Original URL: https://www.theregister.co.uk/2006/01/13/ntl_virgin/
NTL ready to up bid for Virgin Mobile
Just get on with it
NTL is getting ready to make another formal bid for Virgin Mobile, reports the Independent after its £817m bid (323p a share) for the mobile operator was rejected by the board of Virgin Mobile in December.
Earlier this week reports suggested that some investors were holding out for 400p a share although the Independent reports one insider as describing this figure as "dreamland".
Instead, the paper reports that execs are getting ready to up their bid to between 365p and 370p a share in the hope that this will satisfy minority shareholders. Sir Richard Branson is looking to swap his 72 per cent in Virgin Mobile for a 14 per cent stake in the enlarged business.
Should the deal go ahead the new business would be rebranded under the Virgin livery creating a media giant with some ten million punters offering TV, fixed line phone, internet and mobile services under one roof.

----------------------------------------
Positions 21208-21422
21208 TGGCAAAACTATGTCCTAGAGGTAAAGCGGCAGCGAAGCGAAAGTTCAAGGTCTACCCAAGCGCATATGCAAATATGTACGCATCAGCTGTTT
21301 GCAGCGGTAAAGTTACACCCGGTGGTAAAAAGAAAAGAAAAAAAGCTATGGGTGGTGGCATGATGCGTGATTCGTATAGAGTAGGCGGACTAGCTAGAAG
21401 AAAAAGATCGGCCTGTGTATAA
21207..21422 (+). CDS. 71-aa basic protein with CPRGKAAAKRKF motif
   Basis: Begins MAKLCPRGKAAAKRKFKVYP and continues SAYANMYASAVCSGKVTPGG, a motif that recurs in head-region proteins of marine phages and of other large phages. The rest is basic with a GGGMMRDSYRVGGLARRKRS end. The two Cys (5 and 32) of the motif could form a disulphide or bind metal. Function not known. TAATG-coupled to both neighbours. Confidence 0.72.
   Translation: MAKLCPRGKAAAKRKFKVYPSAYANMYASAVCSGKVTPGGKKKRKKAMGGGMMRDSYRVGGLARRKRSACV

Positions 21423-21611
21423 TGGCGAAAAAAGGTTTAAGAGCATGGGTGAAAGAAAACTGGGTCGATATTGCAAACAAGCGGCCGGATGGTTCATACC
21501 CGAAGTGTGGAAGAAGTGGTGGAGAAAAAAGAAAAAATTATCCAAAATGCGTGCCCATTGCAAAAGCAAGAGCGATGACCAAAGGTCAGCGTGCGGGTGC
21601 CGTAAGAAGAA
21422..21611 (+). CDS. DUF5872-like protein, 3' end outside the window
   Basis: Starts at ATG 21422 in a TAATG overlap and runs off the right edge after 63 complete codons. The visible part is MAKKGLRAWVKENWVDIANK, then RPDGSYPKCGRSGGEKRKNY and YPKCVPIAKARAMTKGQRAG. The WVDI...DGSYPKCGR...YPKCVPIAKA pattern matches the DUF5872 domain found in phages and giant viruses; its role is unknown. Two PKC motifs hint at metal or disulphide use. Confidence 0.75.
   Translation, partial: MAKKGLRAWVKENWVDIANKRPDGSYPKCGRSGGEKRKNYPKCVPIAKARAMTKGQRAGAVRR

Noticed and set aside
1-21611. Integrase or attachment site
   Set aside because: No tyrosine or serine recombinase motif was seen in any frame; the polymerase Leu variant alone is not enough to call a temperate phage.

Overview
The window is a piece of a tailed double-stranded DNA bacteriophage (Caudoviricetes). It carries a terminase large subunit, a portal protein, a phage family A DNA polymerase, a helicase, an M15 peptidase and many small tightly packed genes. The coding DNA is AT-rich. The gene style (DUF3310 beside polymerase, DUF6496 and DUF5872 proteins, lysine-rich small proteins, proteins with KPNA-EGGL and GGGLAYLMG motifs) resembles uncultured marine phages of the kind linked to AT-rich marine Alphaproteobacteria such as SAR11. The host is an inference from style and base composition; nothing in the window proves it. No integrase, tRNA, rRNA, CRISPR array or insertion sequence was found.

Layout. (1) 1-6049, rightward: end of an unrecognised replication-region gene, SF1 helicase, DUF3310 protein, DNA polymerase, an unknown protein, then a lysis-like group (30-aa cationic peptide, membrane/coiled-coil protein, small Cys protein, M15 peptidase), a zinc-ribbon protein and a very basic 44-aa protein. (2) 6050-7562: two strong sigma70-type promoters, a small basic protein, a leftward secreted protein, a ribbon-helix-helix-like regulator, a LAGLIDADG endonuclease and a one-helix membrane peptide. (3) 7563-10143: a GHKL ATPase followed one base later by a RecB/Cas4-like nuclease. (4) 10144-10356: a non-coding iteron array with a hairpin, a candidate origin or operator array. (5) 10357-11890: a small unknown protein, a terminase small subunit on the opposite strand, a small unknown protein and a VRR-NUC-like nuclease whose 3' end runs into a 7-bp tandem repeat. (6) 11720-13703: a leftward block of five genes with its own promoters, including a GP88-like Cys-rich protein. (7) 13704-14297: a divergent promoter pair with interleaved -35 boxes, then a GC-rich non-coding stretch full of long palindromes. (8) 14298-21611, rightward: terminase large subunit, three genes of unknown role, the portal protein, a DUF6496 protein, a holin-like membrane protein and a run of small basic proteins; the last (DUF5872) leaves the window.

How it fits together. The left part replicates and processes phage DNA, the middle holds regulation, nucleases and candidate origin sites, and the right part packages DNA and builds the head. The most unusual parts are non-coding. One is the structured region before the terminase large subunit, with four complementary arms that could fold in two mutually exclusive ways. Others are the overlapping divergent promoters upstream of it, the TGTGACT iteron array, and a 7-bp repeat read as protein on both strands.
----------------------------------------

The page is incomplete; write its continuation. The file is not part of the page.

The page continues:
Coupled with NTL's take-over of cableco Telewest as well, the enlarged group would make a sizeable rival to Sky's satellite service.
However, according to a report by the BBC's flagship consumer affairs programme Watchdog, the NTL still has a problem with customer service. The TV show has received 1,700 complains about NTL in the last 11 months despite assurances from the cableco last year that it planned to invest £100m in customer service.
In a statement NTL accepted that the billing and account problems featured on the programme were "unacceptable".
But it went on to say that these numbers need to be put into perspective. "Today, NTL has 3.3 million residential customers using over 6 million services. In the past 12 months we managed the process of moving home for over 350,000 customers and received 24 million calls about a wide variety of matters. Yet, the number of complaints reduced to 0.31 per cent and customer recommendation has improved by two per cent over the past four months. While any complaint is one too many, we have seen real progress through 2005 with the number of complaints received directly by NTL falling by over ten per cent." ®